In his statement in Parliament during the debate on the motion of no confidence last week, the Deputy Prime Minister Hon. Bob Loughman referred to a motion the Government would be moving during next week’s Ordinary Session to regulate the procedure whereby Members of Parliament can request a sitting of Parliament. This motion (which in fact had already been deposited with the Speaker of Parliament at the time the Deputy Prime Minister was speaking) proposes to amend the Standing Orders of Parliament to require that Members of Parliament who wish to request a sitting of Parliament have to all sign the request together at the same time in the Office of the Speaker in his presence. The Government believes that this amendment to the Standing Orders will finally put an end to allegations of MP’s signatures being forged and MP’s being “forced” to sign such callings.

Article 21(2) of the Constitution states that “Parliament may meet in extraordinary session at the request of the majority of its members, the Speaker or the Prime Minister”. The now famous document purportedly signed by 30 MP’s and deposited with the Speaker of Parliament on the 22nd of November was one such request by a majority of members for Parliament to meet to debate a motion of no confidence in the Prime Minister. As we all know, however, a number of Members of Parliament subsequently claimed that their signatures were forged, either because they had affixed their signatures at a different time for a different purpose, or because they had no recollection of having signed the document in question. As a result,during the debate on the motion of no confidence, a number of MP’s made interventions to “withdraw” their signatures from the calling as well as from the motion itself. The fact that the document containing the 30 signatures itself consisted of over 30 pages with a single signature on each page, with some signatures numbered and some not, and with none of them dated, also contributed to many questions about the integrity of the document and of the signatures on it.

The proposal that any request made by the majority of members of Parliament under Article 21(2) must be signed by the majority of members at the same time in the office of the Speaker and in his presence was originally put forward by the Government immediately after the 2016 general election as part of the Bill for the Constitution (Seventh)(Amendment) which was tabled in Parliament in June 2016. Item 9 in that Bill proposed to insert after subarticle 21(2) of the Constitution a new subarticle (2A) which stated, “A request made by the majority of members of Parliament under this Article must be signed by the majority of members at the same time in the office of the Speaker and in his or her presence.” Although the First Reading of this Bill was passed by Parliament, Parliament then referred the Bill for consideration by a Constitutional Review Committee (CRC) and also a special Ad Hoc Committee. While the CRC completed its work, the inability of the Ad Hoc Committee made up of seven MP’s to meet meant that the Bill to amend the Constitution never got returned to Parliament from the committee stage, and the Government was forced to withdraw the Bill in its entirety in a special session of Parliament convened for this purpose in June this year.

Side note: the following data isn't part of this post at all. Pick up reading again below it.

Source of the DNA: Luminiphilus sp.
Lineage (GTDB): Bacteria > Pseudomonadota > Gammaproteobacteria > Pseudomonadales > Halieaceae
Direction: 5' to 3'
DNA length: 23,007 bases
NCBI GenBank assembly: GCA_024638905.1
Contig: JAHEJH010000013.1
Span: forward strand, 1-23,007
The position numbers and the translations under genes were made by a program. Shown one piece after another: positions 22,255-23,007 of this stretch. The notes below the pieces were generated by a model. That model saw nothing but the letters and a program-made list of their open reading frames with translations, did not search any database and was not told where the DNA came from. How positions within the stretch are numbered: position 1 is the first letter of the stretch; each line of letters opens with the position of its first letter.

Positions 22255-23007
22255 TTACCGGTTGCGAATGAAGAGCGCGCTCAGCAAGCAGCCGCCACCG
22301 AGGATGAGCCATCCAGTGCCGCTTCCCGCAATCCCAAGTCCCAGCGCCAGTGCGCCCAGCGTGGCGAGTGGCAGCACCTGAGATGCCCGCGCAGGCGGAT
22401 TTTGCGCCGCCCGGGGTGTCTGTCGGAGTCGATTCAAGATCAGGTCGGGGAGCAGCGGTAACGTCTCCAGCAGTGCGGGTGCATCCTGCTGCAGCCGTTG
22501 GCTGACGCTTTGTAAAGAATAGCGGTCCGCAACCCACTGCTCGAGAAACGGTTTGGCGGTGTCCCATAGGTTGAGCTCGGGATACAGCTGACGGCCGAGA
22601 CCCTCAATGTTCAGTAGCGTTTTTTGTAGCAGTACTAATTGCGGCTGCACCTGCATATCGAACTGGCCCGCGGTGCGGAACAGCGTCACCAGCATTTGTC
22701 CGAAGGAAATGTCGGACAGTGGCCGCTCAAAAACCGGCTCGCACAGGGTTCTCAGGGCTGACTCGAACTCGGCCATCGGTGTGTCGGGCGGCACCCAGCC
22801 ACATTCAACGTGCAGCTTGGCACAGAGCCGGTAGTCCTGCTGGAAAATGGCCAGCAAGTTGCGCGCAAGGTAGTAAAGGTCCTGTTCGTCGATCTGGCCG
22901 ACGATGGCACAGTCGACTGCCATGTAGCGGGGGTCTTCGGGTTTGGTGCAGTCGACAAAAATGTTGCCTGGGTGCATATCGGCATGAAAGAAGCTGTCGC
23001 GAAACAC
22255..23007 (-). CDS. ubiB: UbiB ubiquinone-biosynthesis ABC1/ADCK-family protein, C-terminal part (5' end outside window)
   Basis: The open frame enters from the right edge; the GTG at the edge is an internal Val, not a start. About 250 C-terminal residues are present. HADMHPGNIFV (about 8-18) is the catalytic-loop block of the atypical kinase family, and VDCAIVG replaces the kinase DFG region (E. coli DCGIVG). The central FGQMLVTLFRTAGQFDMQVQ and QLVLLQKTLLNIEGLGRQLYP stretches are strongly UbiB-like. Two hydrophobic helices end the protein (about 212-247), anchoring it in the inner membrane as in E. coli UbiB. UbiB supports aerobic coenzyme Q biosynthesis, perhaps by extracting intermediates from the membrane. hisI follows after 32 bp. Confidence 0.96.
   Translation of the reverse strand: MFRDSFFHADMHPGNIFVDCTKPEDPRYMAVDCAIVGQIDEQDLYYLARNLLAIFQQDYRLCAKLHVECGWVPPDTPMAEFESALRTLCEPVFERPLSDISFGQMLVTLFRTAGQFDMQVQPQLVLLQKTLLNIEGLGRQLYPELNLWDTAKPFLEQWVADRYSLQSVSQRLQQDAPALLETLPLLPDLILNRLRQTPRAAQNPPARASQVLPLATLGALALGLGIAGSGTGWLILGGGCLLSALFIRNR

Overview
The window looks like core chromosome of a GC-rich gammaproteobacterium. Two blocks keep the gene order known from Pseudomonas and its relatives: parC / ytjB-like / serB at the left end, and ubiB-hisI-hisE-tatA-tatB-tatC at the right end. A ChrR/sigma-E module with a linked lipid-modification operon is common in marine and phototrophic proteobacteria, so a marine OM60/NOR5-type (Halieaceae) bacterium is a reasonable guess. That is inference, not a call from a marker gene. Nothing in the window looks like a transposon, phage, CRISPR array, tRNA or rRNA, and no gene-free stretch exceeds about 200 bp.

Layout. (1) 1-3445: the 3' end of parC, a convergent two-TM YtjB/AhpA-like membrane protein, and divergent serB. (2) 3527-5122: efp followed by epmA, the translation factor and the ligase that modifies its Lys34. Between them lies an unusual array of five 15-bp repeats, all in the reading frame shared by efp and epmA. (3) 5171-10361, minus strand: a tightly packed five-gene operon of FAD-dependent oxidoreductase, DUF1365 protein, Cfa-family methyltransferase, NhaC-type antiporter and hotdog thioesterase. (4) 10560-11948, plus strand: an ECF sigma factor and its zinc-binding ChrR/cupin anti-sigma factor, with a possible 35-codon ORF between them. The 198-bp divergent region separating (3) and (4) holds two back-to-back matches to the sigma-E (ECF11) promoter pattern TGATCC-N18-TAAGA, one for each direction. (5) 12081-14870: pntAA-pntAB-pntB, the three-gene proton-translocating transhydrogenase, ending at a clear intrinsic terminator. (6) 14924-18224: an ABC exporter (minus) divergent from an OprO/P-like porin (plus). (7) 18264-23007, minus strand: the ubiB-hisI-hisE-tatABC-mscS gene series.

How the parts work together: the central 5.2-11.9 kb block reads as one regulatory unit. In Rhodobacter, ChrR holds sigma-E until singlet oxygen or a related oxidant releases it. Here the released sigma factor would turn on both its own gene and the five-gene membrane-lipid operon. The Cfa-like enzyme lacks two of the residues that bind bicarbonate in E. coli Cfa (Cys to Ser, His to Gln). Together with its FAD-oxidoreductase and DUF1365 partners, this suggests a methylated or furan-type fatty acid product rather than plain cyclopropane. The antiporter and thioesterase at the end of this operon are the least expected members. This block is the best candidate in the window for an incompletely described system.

The motion that will be tabled next week makes the same proposal, but this time through an amendment of the Standing Orders of Parliament rather than the Constitution. This amendment will have the same effect as the proposed Constitutional amendment, but with the important difference that it will only require the support of a simple majority of members to be passed whereas a Constitutional amendment requires the support of two-thirds of members. This means that the Government side alone can pass the amendment even if the Opposition do not support it. The Deputy Prime Minister did, however, request the support of the Opposition for the motion to make the amendment during his statement in Parliament last week.

The issue of the signatures of MP’s on important Parliamentary documents being forged or allegedly forged is not a new one. Constitutional Case No. 3 of 2013 concerned the same matter, and the Chief Justice in his judgement in this case referred to the need to amend the Standing Orders of Parliament to address the issue, saying that:

This constitutional case also like the case of Korman v Republic of Vanuatu [2010], raises an important question of the process of Parliament in respect to Standard Procedures and Practices to invoke Article 21(2) of the Constitution in the interface between the rights of the Majority and the Minority of Members of Parliament in Parliament within the constitutional principle of a responsible government before the Legislature (Articles 39 and 43 of the Constitution).

The present case also smells out fraudulent or other serious dishonest practices within the criminal laws of Vanuatu by individuals or outside bodies in the absence of clear standard procedures and practices to invoke Articles 21(2) of the Constitution. It is hoped that Parliament and those who are entrusted to assist Parliament put in place relevant, clear and simple Parliamentary Standard Procedures and Practices to minimize those fraudulent practices in the process of invoking Article 21(2) of the Constitution and to maintain the continuous and ongoing constitutional democratic development of the Republic.


It seems that, five years later, the Government is finally taking the Chief Justice’s advice.

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